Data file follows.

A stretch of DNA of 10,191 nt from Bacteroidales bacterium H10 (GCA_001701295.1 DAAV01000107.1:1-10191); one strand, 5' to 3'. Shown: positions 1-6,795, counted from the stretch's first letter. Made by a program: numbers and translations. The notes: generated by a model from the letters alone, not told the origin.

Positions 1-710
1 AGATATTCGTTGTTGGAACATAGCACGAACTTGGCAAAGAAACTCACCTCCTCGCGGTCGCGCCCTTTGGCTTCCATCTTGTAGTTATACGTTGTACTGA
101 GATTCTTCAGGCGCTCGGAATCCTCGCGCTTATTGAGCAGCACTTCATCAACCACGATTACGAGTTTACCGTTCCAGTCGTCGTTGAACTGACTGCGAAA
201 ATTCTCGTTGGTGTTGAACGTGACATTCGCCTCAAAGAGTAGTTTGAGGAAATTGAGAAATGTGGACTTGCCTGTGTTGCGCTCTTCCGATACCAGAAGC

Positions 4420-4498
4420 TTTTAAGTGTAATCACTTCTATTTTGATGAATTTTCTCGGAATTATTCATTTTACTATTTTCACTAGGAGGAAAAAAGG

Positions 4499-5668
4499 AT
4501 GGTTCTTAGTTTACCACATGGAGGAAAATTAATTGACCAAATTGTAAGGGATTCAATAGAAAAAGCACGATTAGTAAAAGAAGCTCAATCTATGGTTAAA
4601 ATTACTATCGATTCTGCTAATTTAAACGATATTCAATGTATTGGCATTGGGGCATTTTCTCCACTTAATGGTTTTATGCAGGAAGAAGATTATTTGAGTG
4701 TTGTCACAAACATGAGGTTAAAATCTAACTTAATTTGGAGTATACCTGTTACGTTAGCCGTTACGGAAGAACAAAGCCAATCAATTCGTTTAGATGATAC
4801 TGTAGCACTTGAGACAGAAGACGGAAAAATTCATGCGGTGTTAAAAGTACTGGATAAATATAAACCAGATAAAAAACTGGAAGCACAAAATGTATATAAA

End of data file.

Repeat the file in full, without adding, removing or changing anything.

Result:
A stretch of DNA of 10,191 nt from Bacteroidales bacterium H10 (GCA_001701295.1 DAAV01000107.1:1-10191); one strand, 5' to 3'. Shown: positions 1-6,795, counted from the stretch's first letter. Made by a program: numbers and translations. The notes: generated by a model from the letters alone, not told the origin.

Positions 1-710
1 AGATATTCGTTGTTGGAACATAGCACGAACTTGGCAAAGAAACTCACCTCCTCGCGGTCGCGCCCTTTGGCTTCCATCTTGTAGTTATACGTTGTACTGA
101 GATTCTTCAGGCGCTCGGAATCCTCGCGCTTATTGAGCAGCACTTCATCAACCACGATTACGAGTTTACCGTTCCAGTCGTCGTTGAACTGACTGCGAAA
201 ATTCTCGTTGGTGTTGAACGTGACATTCGCCTCAAAGAGTAGTTTGAGGAAATTGAGAAATGTGGACTTGCCTGTGTTGCGCTCTTCCGATACCAGAAGC

Positions 4420-4498
4420 TTTTAAGTGTAATCACTTCTATTTTGATGAATTTTCTCGGAATTATTCATTTTACTATTTTCACTAGGAGGAAAAAAGG

Positions 4499-5668
4499 AT
4501 GGTTCTTAGTTTACCACATGGAGGAAAATTAATTGACCAAATTGTAAGGGATTCAATAGAAAAAGCACGATTAGTAAAAGAAGCTCAATCTATGGTTAAA
4601 ATTACTATCGATTCTGCTAATTTAAACGATATTCAATGTATTGGCATTGGGGCATTTTCTCCACTTAATGGTTTTATGCAGGAAGAAGATTATTTGAGTG
4701 TTGTCACAAACATGAGGTTAAAATCTAACTTAATTTGGAGTATACCTGTTACGTTAGCCGTTACGGAAGAACAAAGCCAATCAATTCGTTTAGATGATAC
4801 TGTAGCACTTGAGACAGAAGACGGAAAAATTCATGCGGTGTTAAAAGTACTGGATAAATATAAACCAGATAAAAAACTGGAAGCACAAAATGTATATAAA